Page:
Anyone new to this blog or geophysics in archaeology is recommended to read the material on the “Geophysical survey in archaeology” page.
Today’s weather was “variable”, to put it mildly. I ended-up with slightly sun burnt legs, but at lunch time we were shivering under a tree as the hailstones hammered down. Nevertheless we got quite a bit done, and so many thanks to Dave, Anne, Ellen, Pauline, Mike, Jim, Nigel and Graham for persisting despite the dark clouds and the occasional flash of lightning and thunderclap (thankfully a long way off!).
Some surveys we get results where a great deal of squinting is required and some optimistic mental joining of dots is needed. Today wasn’t one of those days! Let us start with the Earth Resistance survey. We decided it would be interesting to run the meter over the nice house on the hill for which we have mag and two GPR data sets. The first image shows the magnetometry data from two years ago, the second today’s resistance data.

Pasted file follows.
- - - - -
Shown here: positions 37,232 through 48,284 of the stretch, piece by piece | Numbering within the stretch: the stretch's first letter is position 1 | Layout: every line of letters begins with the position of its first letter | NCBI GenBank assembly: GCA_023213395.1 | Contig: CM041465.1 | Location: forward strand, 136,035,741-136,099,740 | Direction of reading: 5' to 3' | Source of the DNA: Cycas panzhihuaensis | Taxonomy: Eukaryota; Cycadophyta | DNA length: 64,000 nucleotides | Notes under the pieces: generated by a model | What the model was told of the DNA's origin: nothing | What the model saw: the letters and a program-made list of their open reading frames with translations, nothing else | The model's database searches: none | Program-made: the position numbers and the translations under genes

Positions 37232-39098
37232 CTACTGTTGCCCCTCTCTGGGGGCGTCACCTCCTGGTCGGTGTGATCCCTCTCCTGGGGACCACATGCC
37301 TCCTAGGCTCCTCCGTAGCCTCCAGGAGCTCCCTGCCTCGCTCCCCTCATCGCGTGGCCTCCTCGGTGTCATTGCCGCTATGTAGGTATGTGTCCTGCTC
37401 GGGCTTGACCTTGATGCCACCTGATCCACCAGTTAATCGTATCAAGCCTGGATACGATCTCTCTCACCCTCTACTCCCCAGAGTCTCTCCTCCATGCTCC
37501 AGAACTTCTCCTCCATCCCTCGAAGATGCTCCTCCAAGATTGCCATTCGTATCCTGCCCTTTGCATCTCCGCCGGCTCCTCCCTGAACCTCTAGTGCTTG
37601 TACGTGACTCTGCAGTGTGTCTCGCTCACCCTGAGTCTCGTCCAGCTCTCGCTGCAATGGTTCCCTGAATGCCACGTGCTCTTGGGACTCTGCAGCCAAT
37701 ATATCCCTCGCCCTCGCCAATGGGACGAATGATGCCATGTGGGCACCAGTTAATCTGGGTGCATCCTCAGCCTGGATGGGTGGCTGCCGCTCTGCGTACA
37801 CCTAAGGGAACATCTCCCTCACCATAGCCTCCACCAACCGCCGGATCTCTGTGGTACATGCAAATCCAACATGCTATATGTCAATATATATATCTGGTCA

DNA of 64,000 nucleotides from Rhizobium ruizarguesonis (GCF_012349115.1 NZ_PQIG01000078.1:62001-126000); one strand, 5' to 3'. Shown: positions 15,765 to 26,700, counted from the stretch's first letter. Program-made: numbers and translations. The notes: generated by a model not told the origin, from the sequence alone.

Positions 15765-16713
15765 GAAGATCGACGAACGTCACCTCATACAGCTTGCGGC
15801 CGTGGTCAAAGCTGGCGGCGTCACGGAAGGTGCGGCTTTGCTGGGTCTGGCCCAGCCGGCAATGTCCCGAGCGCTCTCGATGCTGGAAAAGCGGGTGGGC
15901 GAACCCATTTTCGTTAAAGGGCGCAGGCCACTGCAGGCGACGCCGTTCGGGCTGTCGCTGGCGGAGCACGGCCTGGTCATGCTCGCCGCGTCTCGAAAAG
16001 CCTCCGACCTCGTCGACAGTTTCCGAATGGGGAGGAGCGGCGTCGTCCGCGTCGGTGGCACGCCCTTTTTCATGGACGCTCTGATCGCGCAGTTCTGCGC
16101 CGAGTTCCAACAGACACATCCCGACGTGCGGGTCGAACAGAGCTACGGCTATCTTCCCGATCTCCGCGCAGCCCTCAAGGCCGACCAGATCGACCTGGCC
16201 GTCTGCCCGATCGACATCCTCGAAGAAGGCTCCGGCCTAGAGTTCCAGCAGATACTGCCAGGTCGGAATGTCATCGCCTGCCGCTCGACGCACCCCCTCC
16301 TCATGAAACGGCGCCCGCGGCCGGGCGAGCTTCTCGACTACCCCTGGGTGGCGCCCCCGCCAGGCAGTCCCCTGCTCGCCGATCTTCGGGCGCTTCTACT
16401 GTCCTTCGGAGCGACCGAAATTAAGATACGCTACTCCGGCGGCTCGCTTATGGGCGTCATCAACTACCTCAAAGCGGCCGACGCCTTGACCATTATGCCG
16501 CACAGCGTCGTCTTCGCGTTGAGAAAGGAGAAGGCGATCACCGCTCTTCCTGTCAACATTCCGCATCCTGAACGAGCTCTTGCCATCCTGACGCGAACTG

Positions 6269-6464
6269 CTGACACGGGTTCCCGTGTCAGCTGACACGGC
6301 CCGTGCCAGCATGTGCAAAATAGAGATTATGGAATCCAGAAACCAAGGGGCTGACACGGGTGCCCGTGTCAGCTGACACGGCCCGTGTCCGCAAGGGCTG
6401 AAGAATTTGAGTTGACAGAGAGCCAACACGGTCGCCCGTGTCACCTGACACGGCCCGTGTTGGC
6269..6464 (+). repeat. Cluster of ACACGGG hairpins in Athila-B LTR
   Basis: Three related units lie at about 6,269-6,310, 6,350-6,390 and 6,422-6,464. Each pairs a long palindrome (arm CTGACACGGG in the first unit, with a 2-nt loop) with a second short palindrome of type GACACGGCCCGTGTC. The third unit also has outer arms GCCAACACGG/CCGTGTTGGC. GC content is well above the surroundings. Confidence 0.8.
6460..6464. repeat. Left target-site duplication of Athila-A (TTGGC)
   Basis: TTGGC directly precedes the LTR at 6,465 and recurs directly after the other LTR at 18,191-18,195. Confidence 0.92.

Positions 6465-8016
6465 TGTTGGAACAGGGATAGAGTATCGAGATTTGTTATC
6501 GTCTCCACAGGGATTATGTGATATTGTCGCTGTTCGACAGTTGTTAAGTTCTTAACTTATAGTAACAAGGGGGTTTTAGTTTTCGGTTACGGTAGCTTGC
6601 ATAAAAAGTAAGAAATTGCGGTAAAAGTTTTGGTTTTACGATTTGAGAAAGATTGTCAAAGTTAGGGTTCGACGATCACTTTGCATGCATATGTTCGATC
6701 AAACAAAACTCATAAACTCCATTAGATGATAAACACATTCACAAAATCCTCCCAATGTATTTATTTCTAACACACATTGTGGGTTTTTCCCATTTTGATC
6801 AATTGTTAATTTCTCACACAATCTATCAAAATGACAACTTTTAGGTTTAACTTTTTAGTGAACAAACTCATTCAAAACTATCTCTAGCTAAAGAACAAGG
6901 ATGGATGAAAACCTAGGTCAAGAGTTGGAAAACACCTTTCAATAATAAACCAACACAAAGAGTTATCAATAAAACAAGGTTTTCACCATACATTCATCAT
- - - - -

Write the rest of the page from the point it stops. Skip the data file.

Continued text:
The Earth Resistance data has been high-pass filtered to bring out the building nicely, but I think you’ll agree it is pretty clear. It is interesting that the rooms on the western end of the house are showing much more clearly than they did in the GPR survey that we did two days ago (see this post).
Having wiped the GPR’s memory, we completed the grid square from yesterday and then managed another grid and three-quarters further south. Tomorrow we have to do the jaggedy bits along the edge of the field. First of all, lets look at the mag data.
The strong linear feature running diagonally across the lower part of the image is the “1955” ditch, the 1st century boundary of the town which had a section cut across it by Sheppard Frere in 1955. The “house on the hill” can be seen in the middle towards the top.
Now for the GPR.
The grid below the house on the hill is mighty dull. There is the faint building we saw yesterday, and one or two other possible features, but nothing too exciting. The grid towards the bottom though shows as lovely town house facing SE. The next image zooms in a little.
It looks like it lies on the road which runs along the inside of the 1955 ditch. Sweet!
The new software has a variety of palettes. You have seen the BW one, and the default colour scheme No. 7. The software can create a composite of all the palettes.
Which do you prefer? Answers on a postcard, please…
The weather forecast is better for tomorrow. Fingers crossed!